EDITORIAL/Tax hike unnecessary

EDITORIAL/Tax hike unnecessary


A successful economic development strategy involves cultivating, educating and growing the local workforce, recruiting good manufacturing and distribution jobs and maintaining a low tax rate. 

Local working people will spend their own money locally with local merchants. Growth is the winning formula.

Instead, the Mayor and Board of Aldermen voted 3-2 last week to raise taxes again and that’s dangerous.

Astonishingly, because there hasn’t been an audit since 2017, some of these career Democrat overlords still in favor of the tax hike don’t really even know how much money they have in the bank.

Yet, they are reaching in and taking more money out of our pockets.

Creating new jobs — good jobs — has always been the key to successful economic development. 

Philadelphia will be more competitive when our leaders create new jobs, lower taxes and pay city workers their due.

Pay raises are not the issue here because aldermen could still award those without raising taxes.

Ironically, one of the Democrat politicians pressing for the tax hike was so delinquent on his personal taxes that his property was sold at auction last month.

When this newly-minted politician who ran as an Independent got word there was going to be a story in the Democrat about his delinquent taxes, he went and paid his bill last Tuesday morning and voted on the tax hike Wednesday afternoon. 

Having the paperwork to prove he paid, as he boasted before the tax hike vote, doesn’t make it right to be delinquent and then vote to raise everybody else’s taxes.

Taxing people into prosperity has never worked anywhere in the world. Eventually, you run out of other people’s money.

Exhausting more than $7 million in reserves as they operated at a deficit over seven years, the city of Philadelphia doubled taxes in 2014.

So hiking taxes again is a dangerous and destructive pattern in our local economy.

 With audits overdue, how much money does the city really have in the bank?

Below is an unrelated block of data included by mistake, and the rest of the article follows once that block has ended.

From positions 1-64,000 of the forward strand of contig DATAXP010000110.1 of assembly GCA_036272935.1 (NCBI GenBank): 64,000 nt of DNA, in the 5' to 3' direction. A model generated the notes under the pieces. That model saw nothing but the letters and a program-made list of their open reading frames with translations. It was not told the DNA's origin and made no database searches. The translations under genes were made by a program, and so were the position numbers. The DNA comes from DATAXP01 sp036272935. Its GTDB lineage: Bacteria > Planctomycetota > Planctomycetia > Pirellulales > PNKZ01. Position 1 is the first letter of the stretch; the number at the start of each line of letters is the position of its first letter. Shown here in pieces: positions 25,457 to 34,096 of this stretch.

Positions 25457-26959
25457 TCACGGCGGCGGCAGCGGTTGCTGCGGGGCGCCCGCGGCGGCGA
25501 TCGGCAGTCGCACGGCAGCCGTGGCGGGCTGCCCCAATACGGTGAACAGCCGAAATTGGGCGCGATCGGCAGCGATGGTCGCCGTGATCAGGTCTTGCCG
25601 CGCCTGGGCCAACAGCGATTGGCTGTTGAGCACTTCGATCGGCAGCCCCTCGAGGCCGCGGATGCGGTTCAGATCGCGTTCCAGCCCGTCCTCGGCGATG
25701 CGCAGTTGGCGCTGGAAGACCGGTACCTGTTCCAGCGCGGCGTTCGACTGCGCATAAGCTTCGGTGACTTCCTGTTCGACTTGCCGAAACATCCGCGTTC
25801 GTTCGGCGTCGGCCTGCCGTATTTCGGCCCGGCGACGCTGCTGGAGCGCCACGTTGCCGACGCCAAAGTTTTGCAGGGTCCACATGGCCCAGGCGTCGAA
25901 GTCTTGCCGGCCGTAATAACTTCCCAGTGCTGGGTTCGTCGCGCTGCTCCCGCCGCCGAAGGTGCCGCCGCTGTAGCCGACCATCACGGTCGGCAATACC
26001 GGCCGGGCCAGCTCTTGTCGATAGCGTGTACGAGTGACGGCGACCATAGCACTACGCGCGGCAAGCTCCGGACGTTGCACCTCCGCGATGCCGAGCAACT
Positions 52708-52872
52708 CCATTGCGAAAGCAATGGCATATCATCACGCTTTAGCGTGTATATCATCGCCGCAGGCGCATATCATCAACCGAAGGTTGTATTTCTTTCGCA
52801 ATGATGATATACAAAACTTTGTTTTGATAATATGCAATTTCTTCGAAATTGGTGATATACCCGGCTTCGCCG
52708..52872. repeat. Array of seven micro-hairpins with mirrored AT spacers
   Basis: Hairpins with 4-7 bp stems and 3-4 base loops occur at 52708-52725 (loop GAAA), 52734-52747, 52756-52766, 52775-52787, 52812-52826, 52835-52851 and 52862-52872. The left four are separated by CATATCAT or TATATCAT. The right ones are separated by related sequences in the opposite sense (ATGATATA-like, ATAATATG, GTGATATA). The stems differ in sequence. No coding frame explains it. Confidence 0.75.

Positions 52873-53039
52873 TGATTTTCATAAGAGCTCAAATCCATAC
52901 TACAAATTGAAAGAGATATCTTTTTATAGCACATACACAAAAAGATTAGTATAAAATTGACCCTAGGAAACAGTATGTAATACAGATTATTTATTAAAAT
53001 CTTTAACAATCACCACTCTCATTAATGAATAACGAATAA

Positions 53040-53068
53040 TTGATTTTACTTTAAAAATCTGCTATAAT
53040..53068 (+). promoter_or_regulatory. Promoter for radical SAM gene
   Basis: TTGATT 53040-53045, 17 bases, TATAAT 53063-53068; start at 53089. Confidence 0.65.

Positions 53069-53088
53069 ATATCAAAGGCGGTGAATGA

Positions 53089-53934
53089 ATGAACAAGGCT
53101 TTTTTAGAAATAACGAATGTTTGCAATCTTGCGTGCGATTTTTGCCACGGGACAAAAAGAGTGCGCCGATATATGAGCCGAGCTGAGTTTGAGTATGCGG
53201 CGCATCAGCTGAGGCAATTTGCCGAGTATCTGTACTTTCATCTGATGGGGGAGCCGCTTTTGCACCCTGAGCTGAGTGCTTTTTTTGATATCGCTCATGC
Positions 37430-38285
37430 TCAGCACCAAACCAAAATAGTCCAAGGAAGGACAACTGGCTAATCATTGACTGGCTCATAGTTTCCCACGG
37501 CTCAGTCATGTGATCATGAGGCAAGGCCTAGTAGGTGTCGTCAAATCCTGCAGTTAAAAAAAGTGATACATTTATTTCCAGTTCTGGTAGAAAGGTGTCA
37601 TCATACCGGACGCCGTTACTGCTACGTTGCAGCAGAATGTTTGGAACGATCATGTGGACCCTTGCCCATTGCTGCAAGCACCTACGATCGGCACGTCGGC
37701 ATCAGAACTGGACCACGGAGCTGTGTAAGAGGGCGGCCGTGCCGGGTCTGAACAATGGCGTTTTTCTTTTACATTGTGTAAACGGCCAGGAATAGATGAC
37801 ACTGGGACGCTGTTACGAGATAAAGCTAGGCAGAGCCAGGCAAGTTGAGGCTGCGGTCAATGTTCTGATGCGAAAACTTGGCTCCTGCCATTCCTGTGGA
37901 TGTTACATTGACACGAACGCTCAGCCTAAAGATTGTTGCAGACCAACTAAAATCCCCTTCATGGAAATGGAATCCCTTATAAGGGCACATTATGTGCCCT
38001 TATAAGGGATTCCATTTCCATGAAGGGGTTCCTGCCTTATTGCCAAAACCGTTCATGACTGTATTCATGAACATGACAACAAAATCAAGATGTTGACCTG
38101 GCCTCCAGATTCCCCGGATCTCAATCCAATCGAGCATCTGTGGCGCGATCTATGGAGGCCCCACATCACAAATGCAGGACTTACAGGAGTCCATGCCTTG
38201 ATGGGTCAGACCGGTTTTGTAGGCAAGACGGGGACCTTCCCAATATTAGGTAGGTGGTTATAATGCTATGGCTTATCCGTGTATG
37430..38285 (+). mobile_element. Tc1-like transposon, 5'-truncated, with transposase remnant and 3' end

And about those audits, at least there were good concerns last week.

Ward 2 Alderman Jim Fulton asked if the city should contact the State Auditor’s Office since they are so far behind on the audits.

“Let me ask y’all a question,” Fulton said. “Since this thing is behind, do we need to notify the State Auditor?”

More aldermen raised concerns.

“We only got this 30 seconds ago,” said Ward 1 Alderman Justin Clearman. “So, if we would have gotten them signed copies of a fine line quote … They can’t do it without it. So, it’s our fault that they aren’t going to do the audit?”

A required letter of engagement was never signed by the city of Philadelphia for auditing services the last half decade, records obtained by the Democrat show.

What’s more, only a minimal amount of financial information requested from the City Clerk was ever provided over the last two years for an audit, it has been revealed.

Now a Pearl accounting firm has pledged to get the city out of a potential bind with the State Auditor over the past-due audits, according to Mayor James A. Young.

The winning strategy is growing jobs, lower taxes and here public accountability. 

 Philadelphia has a lot of sorting out to do and we feel like there are members of the board who are going to ask the right questions and demand accountability now that they have seen.

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